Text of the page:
The post game debate chiefly concerned whether our skipper is finished and while I’d agree that he is bang out of form, I personally don’t subscribe to this school of thought. In pre season Stones was playing a fair bit and he made plenty of gaffes too, as he did whilst deputising for Jagielka last season, so bringing him in doesn’t necessarily solve the issue for me.  I wouldn’t drop him on the basis of this one game when mitigating circumstances were at play i.e. being 0-2 down after 3 mins meant we had to play in a way that he was afforded no protection. I’d say it’s a problem Martinez needs to address on the training ground and in rebuilding both defensive cohesion and also confidence with some of his trademark positivity

Conclusion

The chaos of the first 3 minutes dictated how we played the remaining 87 with high risk football putting pressure on a creaking defensive unit currently very low in confidence. The end result was footballing mayhem at both ends of the pitch and us conceding 6 for the first time since the Lescott debacle against Arsenal in 2009. We are probably at the point now where we can’t get any worse at the back and as fitness levels improve so to hopefully will the defensive solidity. It also worth noting how good Chelsea are in the final third and that we won’t have to come up against side of equivalent quality every week.

At the other end of the pitch it’s difficult to recall a better attacking showing from us against such a top opponent as we did in the last hour of the game. We comprehensively ragged the league’s best defensive operation all over the place, created spaces at will and scored some great goals and it’s this positive that we should cling onto in the coming weeks.

EB

Everything you need to know about Lille, Wolfsburg & Krasnodar

 

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With the draw now made EB’s exhaustively unnecessary coverage of the various permutations associated with our European excursions rolls on. This time round we deliver some 2 dig analysis on the three sides likely to get snotted all over the place, as we qualify with 3 games to spare setting a new Europa League record for webbings dished out in one season.

The full group stage fixture list will be available 60 minutes after the draw ceremony with matches will held on 18 September, 2 and 23 October, 6 and 27 November and 11 December;

Schedule

Match-day 1 – 18th sept > Wolfsburg (h)
Match-day 2 – 2nd oct    > Krasnodar (a)
Match-day 3 – 23rd oct  > Lille (a)
Match-day 4 – 6th nov   > Lille (h)
Match-day 5 – 27th nov >Wolfsburg (a)
Match-day 6 – 11th dec > Krasnodar (h)

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New Picture (92)Opponent 1 –  Lille (France)

Odds:  40/1  Pint Price: £3.82

Stade Pierre Mauroy holds 50,000 and Lille generally pull in a crowd of between 30-40,000 for home games. It’s very easy to get to with the Eurostar from London only taking a few hours – Eurostar  actually launched a flash sale today for London-Paris/Bru from £59 rtn if booked 28 Aug to 9 Sep for travel 22 Sep-17 Dec. Alternatively you could fly from Manchester to Brussels with Ryanair and train / drive the last 60miles or drive it in about 8 hours from the UK should you wish.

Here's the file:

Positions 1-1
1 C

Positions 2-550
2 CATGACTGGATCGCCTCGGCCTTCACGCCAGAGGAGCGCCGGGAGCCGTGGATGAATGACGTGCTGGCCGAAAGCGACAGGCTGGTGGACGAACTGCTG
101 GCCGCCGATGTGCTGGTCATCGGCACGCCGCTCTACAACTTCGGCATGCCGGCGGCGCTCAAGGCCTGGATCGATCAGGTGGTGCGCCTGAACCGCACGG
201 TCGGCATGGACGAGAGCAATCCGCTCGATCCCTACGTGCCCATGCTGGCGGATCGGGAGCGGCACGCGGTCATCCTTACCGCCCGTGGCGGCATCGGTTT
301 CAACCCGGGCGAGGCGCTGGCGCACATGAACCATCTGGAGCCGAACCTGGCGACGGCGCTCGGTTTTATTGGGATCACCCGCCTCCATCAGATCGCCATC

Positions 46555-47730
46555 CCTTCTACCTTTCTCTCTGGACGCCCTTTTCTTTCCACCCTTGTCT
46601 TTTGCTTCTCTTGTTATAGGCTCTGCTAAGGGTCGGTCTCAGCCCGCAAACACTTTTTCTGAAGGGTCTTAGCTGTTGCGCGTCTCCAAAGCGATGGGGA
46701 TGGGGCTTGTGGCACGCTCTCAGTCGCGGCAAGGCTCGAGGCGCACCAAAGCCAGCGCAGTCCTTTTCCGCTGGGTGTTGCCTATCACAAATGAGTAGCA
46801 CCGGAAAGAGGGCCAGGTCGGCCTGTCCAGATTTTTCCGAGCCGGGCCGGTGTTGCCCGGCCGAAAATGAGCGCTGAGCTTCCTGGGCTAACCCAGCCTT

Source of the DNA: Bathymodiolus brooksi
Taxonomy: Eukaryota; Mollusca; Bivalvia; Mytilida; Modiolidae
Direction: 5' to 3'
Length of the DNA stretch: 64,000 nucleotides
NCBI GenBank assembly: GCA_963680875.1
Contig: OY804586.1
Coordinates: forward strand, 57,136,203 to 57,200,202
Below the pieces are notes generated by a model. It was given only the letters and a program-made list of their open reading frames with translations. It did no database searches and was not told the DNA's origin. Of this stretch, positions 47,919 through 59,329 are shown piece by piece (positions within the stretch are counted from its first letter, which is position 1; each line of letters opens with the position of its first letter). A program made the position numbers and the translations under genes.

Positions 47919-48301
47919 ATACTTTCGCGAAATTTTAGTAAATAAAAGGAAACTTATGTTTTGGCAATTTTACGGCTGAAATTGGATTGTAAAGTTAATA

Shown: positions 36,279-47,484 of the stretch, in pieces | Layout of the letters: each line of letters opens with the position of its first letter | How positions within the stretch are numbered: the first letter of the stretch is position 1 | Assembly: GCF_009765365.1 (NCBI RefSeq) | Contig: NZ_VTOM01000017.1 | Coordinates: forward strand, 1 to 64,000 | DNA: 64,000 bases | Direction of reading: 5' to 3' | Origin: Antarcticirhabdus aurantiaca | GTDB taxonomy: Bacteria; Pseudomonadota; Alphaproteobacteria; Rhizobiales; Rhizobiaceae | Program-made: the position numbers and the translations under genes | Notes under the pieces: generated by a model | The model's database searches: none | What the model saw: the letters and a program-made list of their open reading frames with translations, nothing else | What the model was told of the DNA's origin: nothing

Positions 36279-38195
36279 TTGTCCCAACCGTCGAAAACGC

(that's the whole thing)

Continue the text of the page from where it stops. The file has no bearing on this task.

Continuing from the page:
Lille had the best defence in ligue 1 last season although were the lowest scorers in top 9. Former Chelsea forward Kalou got 16 of them but is rumoured to be on his way before next week’s closure of the transfer window, whilst £10m libepewl signing Origi got just 6. They have good stock having been Champions in 2011 and having qualified for the ECL then and also in 2012 during the days of Eden Hazard.

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New Picture (82)Opponent 2 – Wolfsburg

 Odds 33/1 Pint Price: £2.25

The 5th placed team in Germany last season and a very capable outfit albeit not of the same vintage of the Grafite / Dzeko vintage which won the Bundesliga a few years back. The VW Stadium holds 30,000 fans and last season their average gate was 28,103 so its going to be touch and go to get a ticket. To get there you can fly to Berlin and then catch a 2 hour train to Wolfsburg. If you’d rather train it you can go  London to Paris by Eurostar, leaving London St Pancras at 15:31, arriving Paris Gare du Nord at 18:47 then go onto Berlin by the City Night Line sleeper train Perseus, leaving Paris Gare de l’Est daily at 20:05 and arriving Hanover at 06:30 and Berlin Hauptbahnhof at 08:28 next morning before catching a connecting train to Wolfsburg. Check out the Seat61 site for more details.

Inside the ground the ‘Nordkurvensaal’ pub serves Wittingers and Stackmann’s complete with novelty bendy glass, which is nice. Entrance wise, the match tickets are as cheap as 15 euros usually. In terms of further reading, EFW have done a good review of the matchday experience here.

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New Picture (94)Opponent 3- Krasnodar (Russia)

 Odds: 150/1 Pint Price: £ 1.50 Based to the  northeast of the Black Sea port of Novorossiysk which is dangerously located in the deep south of Russia and around a 20 hour drive from Moscow. It has an international airport but you’ll struggle to find direct flights from the UK. You can fly to Moscow and then get a domestic flight with one of their easyjet equivalents like Transaero or go via Sochi. Total flight time would be around 6 hours excluding the stop off. On the field their ground The Kuban Stadium holds 31,654 and in last season’s EL their neighbours Kuban who also play at this ground pulled in on average 25,392 fans per game.

This is their debut season in the EL, having won 5 out of their 6 games in qualification and impressively scoring 20 goals in the process. They are unbeaten in their opening 5 games of the new Russian League Season with Brazilian Joaozinho and Vladimir Bystrov two of their most potent attacking players, so far scoring half of the sides goals between them with Joaozinho also scoring in the impressive 3-0 win that sent out Sociedad in the play off – a warning that on their own turf they are a side to be reckoned with.

 

Thanks for reading.

EB